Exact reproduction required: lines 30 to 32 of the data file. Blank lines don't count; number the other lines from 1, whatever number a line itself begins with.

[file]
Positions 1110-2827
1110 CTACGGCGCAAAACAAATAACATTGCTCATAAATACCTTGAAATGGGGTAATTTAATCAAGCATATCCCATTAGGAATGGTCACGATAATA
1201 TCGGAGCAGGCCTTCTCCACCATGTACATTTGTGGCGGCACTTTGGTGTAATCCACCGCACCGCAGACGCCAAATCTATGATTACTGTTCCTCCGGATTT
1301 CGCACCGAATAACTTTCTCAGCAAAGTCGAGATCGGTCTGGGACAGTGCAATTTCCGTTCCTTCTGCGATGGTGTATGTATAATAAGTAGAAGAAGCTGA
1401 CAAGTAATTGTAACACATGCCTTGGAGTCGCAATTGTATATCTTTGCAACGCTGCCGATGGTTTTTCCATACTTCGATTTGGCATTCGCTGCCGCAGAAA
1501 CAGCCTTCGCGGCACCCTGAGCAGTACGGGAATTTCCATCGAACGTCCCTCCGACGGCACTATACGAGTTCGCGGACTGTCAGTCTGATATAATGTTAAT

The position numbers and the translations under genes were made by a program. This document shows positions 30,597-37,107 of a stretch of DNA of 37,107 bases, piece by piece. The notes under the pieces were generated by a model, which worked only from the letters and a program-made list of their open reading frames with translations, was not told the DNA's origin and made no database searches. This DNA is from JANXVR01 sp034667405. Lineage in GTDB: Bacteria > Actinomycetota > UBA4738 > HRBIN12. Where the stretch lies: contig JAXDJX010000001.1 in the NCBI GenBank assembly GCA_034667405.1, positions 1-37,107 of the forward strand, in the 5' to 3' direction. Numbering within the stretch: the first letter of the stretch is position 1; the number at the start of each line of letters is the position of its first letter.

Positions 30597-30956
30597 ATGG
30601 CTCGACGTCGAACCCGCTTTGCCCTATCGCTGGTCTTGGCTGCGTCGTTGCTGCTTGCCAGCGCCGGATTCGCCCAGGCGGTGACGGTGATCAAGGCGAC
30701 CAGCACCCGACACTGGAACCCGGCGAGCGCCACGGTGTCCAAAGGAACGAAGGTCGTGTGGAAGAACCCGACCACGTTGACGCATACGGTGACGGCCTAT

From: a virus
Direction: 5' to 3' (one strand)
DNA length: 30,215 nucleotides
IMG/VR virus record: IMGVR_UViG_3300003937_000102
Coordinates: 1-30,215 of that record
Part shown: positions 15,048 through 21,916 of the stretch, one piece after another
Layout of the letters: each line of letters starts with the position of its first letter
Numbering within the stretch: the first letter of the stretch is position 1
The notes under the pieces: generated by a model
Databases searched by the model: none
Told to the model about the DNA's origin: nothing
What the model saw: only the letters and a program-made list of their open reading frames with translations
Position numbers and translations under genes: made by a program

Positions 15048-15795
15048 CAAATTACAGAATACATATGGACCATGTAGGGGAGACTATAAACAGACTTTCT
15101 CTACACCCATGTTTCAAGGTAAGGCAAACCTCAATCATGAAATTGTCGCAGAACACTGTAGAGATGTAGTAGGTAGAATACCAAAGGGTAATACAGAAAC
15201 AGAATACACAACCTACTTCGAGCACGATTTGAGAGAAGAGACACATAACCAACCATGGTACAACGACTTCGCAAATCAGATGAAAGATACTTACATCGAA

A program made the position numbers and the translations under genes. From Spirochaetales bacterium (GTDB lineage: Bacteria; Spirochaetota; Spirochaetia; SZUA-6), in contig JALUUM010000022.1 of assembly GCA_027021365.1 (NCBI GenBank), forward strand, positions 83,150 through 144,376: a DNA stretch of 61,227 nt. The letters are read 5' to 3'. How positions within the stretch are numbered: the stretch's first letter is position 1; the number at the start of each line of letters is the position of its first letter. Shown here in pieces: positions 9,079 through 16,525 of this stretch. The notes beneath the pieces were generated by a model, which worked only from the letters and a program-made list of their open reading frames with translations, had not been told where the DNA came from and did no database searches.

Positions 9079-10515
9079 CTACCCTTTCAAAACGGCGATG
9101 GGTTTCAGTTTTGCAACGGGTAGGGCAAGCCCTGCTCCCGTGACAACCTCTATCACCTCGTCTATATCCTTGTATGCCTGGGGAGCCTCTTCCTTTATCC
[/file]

Positions 9079-10515
9079 CTACCCTTTCAAAACGGCGATG
9101 GGTTTCAGTTTTGCAACGGGTAGGGCAAGCCCTGCTCCCGTGACAACCTCTATCACCTCGTCTATATCCTTGTATGCCTGGGGAGCCTCTTCCTTTATCC